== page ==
Scaling forest insect and pathogen disturbances across temporal scales

02.04 - 03.04.2015
Santa Fe, New Mexico
Contact person:
Jesse Morris, This email address is being protected from spambots. You need JavaScript enabled to view it.
Workshop report: 
> Access

This workshop offers the opportunity to advance work in the integration of neo- and paleo-ecological research focusing on bark beetles and other non-fire forest disturbances.

Since the year 2000, the intensity and spatial scale of native bark beetle outbreaks in western North America is unprecedented, affecting over 47,000,000 ha of coniferous forests from Alaska to Mexico. Similar outbreaks have also occurred recently in Poland, Czech Republic, and Switzerland. In these ecosystems severe outbreaks alter forest structure and composition, reorganize carbon and nitrogen stocks, and modify interactions with wildfire. Beetle-killed forests also devalue adjacent real estate, diminish air and water quality, and detrimentally impact landscape aesthetics that reduce tourism revenues.

Model forecasts suggest that bark beetle populations will continue to expand during the coming century due to warming temperatures, which underscores the need for a workshop to integrate and advance our understanding of bark beetle and other forest pathogen disturbances across temporal and spatial scales.

The proposed workshop intends to achieve two primary goals:

1) provide a synthesis of the antecedent landscape conditions and ecosystem outcomes related to bark beetle outbreaks across temporal and spatial scales; and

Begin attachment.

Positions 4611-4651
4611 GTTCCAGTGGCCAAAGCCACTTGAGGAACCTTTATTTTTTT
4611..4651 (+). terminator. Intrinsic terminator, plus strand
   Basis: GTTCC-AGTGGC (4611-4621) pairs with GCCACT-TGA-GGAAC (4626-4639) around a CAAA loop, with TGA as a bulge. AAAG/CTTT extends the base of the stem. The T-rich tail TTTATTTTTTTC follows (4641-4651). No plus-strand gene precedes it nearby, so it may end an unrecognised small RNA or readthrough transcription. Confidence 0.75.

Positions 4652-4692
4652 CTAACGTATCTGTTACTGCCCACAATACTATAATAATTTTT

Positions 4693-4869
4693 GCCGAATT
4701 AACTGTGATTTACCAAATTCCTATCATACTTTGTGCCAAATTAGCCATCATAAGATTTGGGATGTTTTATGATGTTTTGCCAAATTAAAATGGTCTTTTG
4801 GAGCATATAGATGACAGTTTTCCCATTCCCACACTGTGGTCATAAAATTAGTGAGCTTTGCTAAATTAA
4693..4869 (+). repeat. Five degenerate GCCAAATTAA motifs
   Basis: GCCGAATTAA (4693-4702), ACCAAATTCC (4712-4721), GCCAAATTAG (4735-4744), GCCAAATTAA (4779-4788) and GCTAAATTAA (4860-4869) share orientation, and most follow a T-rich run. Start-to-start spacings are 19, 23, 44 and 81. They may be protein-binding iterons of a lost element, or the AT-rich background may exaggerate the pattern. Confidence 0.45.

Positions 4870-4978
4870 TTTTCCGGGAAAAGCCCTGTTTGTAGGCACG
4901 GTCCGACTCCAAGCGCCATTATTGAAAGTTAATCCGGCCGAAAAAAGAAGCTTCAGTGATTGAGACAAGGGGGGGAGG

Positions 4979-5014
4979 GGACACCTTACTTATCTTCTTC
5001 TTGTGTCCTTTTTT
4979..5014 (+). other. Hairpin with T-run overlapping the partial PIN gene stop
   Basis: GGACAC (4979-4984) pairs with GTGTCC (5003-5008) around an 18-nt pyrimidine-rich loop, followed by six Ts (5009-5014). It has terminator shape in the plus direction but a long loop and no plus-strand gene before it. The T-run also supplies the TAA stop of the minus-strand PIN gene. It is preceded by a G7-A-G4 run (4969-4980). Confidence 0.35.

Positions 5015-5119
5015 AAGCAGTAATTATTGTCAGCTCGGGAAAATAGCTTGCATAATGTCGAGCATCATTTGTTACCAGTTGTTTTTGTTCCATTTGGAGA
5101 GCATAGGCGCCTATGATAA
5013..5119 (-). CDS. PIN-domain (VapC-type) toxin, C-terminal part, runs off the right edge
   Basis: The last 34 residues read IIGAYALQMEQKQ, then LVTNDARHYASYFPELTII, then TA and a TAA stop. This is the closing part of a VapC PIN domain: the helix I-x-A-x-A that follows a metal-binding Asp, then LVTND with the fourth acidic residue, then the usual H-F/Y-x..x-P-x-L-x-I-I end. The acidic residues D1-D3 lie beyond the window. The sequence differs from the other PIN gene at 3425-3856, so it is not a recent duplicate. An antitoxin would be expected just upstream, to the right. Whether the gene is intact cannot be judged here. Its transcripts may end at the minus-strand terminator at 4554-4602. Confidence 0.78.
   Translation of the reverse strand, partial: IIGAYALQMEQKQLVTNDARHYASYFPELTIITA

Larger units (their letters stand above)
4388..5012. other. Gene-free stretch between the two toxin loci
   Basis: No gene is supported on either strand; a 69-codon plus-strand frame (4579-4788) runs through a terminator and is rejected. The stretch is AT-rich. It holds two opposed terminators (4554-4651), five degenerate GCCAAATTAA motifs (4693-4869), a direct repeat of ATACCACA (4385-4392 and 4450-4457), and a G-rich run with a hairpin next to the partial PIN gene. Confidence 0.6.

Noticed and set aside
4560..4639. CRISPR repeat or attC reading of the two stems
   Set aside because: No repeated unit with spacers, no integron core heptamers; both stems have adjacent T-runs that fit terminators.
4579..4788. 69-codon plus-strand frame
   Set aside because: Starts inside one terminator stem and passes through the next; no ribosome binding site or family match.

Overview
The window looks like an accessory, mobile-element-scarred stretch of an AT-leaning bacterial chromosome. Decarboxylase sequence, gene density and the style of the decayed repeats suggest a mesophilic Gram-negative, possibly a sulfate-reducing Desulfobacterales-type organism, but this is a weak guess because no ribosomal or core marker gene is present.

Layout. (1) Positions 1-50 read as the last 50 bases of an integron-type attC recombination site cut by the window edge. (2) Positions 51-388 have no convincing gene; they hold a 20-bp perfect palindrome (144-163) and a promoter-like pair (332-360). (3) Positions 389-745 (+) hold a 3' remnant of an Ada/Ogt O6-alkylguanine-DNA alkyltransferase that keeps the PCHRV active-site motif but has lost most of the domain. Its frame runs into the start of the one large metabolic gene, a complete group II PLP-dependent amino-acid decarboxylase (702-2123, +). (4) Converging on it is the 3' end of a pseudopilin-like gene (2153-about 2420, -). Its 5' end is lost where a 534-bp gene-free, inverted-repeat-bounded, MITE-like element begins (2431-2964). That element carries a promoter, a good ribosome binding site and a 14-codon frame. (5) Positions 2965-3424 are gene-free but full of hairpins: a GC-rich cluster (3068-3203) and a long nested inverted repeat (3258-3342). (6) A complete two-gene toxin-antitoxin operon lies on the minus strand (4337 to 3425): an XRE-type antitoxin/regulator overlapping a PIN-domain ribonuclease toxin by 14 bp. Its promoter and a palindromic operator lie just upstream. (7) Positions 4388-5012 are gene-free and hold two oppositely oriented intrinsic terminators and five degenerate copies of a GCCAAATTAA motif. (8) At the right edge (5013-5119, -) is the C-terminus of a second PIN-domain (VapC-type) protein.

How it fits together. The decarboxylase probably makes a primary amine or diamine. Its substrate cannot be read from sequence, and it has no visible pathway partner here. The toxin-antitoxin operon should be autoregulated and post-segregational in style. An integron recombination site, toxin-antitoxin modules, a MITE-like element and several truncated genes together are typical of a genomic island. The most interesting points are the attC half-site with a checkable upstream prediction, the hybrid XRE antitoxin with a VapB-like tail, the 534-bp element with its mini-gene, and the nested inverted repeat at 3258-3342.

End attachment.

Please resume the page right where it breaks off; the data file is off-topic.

2) identify and prioritize key areas of uncertainty to motivate future research agendas.

This workshop will bring together leading paleoecologists, ecologists, biologists, and land managers from around the globe. It will be associated with the Novus Research Coordination Network lead by Kendra McLauchlan and additional coordination support will be provided by Philip Higuera and Andrea Brunelle, both leading paleoecologists with research foci that include bark beetles, wildfire, and other forest disturbances. 

To enhance multi-disciplinary participation involvement, we intend to schedule this workshop two days in advance of the Western Forest Insect Work Conference in spring of 2015 at Taos, New Mexico (USA). This arrangement will encourage participation and input from the forestry community and will also provide opportunities for international participants to interact with a broad spectrum of the bark beetle research community in North America.

To learn more about registering, please contact the workshop coordinator:
Jesse Morris (This email address is being protected from spambots. You need JavaScript enabled to view it.)

Post-meeting material

> Paper in Frontiers in Ecology and the Environment, January 2018

> Paper in Journal of Applied Ecology, June 2017